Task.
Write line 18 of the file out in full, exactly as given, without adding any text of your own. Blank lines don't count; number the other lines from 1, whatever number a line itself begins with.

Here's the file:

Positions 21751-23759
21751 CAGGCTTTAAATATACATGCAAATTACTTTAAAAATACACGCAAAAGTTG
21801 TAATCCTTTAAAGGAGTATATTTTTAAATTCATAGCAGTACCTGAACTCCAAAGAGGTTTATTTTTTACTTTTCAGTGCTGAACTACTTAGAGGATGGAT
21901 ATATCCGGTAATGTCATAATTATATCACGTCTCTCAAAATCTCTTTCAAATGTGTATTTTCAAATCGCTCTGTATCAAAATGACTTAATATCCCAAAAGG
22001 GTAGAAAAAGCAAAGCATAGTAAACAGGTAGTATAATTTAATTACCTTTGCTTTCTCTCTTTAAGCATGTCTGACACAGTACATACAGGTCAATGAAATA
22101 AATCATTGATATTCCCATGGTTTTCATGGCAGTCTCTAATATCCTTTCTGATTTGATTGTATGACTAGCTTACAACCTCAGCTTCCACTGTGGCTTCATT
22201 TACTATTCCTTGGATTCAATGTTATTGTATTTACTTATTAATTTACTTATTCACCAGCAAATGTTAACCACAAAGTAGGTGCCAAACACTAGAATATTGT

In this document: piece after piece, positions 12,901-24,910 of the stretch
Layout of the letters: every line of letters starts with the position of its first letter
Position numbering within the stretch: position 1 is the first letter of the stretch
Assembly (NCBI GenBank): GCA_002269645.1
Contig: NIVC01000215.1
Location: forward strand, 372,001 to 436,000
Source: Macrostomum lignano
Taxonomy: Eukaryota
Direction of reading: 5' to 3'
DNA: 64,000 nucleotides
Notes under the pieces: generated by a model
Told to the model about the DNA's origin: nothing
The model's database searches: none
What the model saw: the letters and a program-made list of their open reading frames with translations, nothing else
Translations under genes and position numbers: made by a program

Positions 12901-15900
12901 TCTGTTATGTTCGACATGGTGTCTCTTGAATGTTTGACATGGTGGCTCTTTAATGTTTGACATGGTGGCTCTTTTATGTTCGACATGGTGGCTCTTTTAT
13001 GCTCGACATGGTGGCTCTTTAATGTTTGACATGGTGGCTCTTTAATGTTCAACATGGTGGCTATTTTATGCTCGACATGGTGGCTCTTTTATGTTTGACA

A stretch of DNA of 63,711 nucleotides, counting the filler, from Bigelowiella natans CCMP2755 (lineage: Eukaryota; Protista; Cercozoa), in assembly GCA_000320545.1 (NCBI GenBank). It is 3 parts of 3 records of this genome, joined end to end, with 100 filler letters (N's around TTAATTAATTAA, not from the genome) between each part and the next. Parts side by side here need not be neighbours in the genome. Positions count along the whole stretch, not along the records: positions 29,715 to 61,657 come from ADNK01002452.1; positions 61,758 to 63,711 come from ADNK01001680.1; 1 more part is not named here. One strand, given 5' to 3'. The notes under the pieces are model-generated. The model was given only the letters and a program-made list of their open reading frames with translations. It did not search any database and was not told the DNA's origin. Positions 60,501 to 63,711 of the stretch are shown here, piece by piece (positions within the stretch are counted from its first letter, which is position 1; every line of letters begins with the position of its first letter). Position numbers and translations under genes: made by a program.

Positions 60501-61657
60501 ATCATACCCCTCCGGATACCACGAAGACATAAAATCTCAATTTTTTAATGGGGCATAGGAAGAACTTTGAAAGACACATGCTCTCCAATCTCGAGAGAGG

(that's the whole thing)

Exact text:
Notes under the pieces: generated by a model